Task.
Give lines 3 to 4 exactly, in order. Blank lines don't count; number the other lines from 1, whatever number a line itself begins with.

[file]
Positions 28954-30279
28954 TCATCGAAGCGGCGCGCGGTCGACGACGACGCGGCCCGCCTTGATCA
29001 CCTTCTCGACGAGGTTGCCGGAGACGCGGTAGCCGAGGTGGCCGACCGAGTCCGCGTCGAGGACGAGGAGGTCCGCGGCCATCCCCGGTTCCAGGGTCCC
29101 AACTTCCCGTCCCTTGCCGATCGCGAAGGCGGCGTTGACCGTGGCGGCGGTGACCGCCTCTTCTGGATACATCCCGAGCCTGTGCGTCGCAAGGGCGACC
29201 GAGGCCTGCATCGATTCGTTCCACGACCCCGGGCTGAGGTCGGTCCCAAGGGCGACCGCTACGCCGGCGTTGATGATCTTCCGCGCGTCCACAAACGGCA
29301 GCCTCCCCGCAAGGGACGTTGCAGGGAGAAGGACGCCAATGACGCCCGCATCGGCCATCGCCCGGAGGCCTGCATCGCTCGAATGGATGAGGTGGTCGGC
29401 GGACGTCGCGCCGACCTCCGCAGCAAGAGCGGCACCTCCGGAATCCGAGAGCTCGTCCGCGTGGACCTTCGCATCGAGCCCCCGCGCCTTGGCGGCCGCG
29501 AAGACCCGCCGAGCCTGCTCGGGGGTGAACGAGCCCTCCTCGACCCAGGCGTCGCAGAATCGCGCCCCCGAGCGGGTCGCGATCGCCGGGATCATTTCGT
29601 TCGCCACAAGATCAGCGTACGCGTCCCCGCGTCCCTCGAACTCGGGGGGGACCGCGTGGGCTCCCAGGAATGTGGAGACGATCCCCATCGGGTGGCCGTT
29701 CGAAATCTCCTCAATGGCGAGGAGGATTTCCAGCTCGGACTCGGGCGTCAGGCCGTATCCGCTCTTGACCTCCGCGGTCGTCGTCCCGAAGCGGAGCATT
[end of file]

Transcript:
29001 CCTTCTCGACGAGGTTGCCGGAGACGCGGTAGCCGAGGTGGCCGACCGAGTCCGCGTCGAGGACGAGGAGGTCCGCGGCCATCCCCGGTTCCAGGGTCCC
29101 AACTTCCCGTCCCTTGCCGATCGCGAAGGCGGCGTTGACCGTGGCGGCGGTGACCGCCTCTTCTGGATACATCCCGAGCCTGTGCGTCGCAAGGGCGACC